January 27th, 2012 / 4:22 pm

L’invalide du post

In Manhattan (1979), for about one minute, the characters played by Woody Allen and Diane Keaton sit in front of the Queensboro bridge at dawn after an all night date — both strenuous and romantic it seems, as I’ve never been, though I can imagine the slow light creeping onto someone’s lovely face as bakers and newspaper boys wake up, and cats return to porches with heads. Keaton concludes the scene by saying she has lunch with a friend. In a lesser first attempt, in front of the Brooklyn bridge in Annie Hall (1977), Woody tells Diane in response to if he loves her, “Love is too weak a word. I lurv you, I loave you, I luff you,” the middle sentiment which I always hear as “loathe” because I’m a Nietzsche kind of bro; I appreciate more “The most beautiful words in the English language are not I love you, but It’s benign,” which he says in Deconstructing Harry regarding a tumor. Much of Manhattan is drawn in silhouette, black shapes eclipsing grey backdrops as moons before a muted sun. Artists are always going to a city for the low and high rent and culture, respectively, until that get’s flipped, and they move. Never say “gentrification” at a dinner party, it’s dumb. Paris may in the past, but their bakers’ butter still wafts in the air. In Les Misérables (1862)Jean once passes an “l’invalide du pont” (the invalid of the bridge, here Pont d’Austerlitz), a disabled war veteran given a job collecting toll. Georges Seurat’s, L’invalide (Conté crayon on paper, c. 1881) does not have such a task, but merely gazes across the waters. Most known for his laborious pointillist paintings, I’ve always preferred his studies for them, the brief encounter with form from a meandering hand, as if only loosely attached to the eye. It’s so sad how both the artist and his subject’s aloneless are contingencies for their very collision. I will take anyone who jumps off a bridge seriously. I bet Diane has a salad with a French word in it. I bet Woody had some pills, imagining them as almonds for her salad. If only time could yellow a .jpeg the way it does a drawing. This post should be $2.50, but I’ll let you pass.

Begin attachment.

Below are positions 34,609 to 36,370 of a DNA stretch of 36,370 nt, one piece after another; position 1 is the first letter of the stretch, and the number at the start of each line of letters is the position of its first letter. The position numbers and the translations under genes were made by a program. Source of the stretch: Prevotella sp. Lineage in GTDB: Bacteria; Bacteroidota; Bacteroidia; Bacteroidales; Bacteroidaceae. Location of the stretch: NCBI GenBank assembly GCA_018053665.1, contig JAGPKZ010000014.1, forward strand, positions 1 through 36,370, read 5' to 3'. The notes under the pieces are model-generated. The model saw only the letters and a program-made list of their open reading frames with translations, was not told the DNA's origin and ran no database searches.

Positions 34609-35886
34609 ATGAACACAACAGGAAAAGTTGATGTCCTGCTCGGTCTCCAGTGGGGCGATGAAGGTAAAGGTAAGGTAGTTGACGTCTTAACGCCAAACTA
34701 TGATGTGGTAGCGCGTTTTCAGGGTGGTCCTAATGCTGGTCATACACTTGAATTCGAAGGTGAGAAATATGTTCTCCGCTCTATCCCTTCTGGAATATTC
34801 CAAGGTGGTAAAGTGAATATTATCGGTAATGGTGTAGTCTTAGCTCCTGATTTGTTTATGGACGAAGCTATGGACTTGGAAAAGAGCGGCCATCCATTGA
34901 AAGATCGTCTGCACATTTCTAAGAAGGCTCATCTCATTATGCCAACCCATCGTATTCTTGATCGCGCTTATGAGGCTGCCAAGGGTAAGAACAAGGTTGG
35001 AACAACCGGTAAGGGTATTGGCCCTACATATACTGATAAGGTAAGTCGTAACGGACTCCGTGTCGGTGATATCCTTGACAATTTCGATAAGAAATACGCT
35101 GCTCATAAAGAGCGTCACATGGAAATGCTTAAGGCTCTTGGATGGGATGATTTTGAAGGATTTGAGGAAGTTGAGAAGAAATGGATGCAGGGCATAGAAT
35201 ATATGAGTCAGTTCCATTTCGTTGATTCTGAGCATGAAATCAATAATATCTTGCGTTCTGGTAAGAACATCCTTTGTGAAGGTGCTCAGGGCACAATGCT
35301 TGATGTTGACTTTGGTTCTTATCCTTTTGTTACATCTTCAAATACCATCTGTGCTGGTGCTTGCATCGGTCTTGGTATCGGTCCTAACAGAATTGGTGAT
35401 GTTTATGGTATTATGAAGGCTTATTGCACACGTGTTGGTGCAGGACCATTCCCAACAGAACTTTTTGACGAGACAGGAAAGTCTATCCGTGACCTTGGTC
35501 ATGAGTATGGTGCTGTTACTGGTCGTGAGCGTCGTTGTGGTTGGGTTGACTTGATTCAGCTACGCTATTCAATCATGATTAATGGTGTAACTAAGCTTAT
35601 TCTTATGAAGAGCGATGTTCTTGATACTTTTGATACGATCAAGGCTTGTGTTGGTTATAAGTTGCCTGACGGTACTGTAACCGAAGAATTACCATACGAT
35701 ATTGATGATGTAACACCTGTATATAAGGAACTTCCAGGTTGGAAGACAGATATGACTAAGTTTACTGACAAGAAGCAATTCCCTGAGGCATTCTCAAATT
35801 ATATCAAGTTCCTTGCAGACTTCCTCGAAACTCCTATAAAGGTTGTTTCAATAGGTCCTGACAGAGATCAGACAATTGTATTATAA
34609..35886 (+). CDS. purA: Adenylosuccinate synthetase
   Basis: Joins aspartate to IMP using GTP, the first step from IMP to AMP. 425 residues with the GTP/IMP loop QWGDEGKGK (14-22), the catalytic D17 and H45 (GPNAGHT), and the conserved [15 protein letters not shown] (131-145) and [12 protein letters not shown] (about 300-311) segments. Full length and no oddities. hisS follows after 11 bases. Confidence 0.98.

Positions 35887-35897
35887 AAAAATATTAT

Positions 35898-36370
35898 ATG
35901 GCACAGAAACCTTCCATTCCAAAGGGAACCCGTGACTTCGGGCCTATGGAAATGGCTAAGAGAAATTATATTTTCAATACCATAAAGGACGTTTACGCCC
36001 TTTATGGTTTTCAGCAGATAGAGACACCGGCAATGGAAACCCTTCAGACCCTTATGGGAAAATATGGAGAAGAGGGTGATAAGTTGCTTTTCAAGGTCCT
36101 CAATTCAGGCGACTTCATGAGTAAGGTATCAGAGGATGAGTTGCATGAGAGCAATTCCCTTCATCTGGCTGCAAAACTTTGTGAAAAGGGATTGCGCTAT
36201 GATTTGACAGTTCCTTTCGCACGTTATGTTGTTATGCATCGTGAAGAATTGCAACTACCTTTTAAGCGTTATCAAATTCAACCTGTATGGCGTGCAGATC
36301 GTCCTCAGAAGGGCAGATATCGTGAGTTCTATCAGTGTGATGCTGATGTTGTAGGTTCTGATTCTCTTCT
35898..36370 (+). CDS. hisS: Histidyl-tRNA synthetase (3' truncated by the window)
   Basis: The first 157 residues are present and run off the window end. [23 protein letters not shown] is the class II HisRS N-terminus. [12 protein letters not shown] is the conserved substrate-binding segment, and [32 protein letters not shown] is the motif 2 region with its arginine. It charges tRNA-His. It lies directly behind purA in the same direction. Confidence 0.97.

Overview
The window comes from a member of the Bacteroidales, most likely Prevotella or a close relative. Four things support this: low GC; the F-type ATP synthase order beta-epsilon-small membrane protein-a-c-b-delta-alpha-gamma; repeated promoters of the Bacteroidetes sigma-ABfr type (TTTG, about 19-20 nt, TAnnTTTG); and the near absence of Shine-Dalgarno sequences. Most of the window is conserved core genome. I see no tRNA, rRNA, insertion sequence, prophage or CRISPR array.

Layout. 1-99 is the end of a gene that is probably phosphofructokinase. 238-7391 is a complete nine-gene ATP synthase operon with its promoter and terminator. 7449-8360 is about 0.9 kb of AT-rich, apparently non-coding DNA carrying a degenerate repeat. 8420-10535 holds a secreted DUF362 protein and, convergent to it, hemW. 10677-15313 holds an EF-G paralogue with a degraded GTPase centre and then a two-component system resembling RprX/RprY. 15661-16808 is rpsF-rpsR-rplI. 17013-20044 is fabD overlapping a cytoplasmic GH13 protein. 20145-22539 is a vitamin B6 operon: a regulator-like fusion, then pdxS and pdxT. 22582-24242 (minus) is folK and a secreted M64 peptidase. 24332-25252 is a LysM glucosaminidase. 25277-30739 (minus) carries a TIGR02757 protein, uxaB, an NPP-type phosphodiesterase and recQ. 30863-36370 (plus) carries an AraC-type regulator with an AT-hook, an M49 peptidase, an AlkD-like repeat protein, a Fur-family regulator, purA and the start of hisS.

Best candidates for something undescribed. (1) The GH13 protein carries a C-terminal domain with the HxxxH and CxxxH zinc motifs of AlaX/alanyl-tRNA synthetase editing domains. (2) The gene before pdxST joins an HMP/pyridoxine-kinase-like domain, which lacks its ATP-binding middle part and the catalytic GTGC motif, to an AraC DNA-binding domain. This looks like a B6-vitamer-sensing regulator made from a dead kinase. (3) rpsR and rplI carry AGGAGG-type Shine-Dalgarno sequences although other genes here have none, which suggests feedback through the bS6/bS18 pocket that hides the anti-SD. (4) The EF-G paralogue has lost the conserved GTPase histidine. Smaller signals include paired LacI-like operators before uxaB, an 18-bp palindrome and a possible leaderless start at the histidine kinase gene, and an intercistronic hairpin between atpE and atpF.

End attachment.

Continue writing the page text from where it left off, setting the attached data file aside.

1. Brian M

      reading this made me feel lonely, but in a good way. the mixed up/down of emotion, similar to transcendence

  2. Anonymous

      You do know that Yale is a character in Manhattan, right? Played by Michael Murphy? If you do already know that and you were just making a joke of it, writing in character, that character being, I don’t know, a philistine holding forth on art, then okay, forget I said anything, carry on. If you didn’t know that . . . dude.

  3. D.

      I like Jimmy Chen’s work, but please: seems NOT seams

  4. Jimmy Chen

      wow, i’m rlly embarrassed. while i saw the movie, i only watched the youtube clip while writing the post, and thought she meant yale university (which, to be fair, is consistent with the character); i will edit my post now to remove the yale part(s); i do think it’s unfair that u call me a ‘philistine holding forth on art’ because i try to write about art in earnest and hopefully interesting ways, and i don’t know where your anger  is coming from. But your comment was very eloquent, and i feel worse now.

  5. Helen

      How is the view up there, how is the water, or the surface of it running by? How does it feel to be between two points, between the image and the motion of image?

  6. Jimmy Chen

      corrected, srry

  7. leapsloth14

      Any future Woody Allen posts of any kind would be welcome.

  8. Anonymous

      would love to see these essays collected somewhere. thanks for the post.

  9. Mahmoud

      One thing about this site is you sometimes can’t tell whether people are being bizarre on purpose or inadvertently.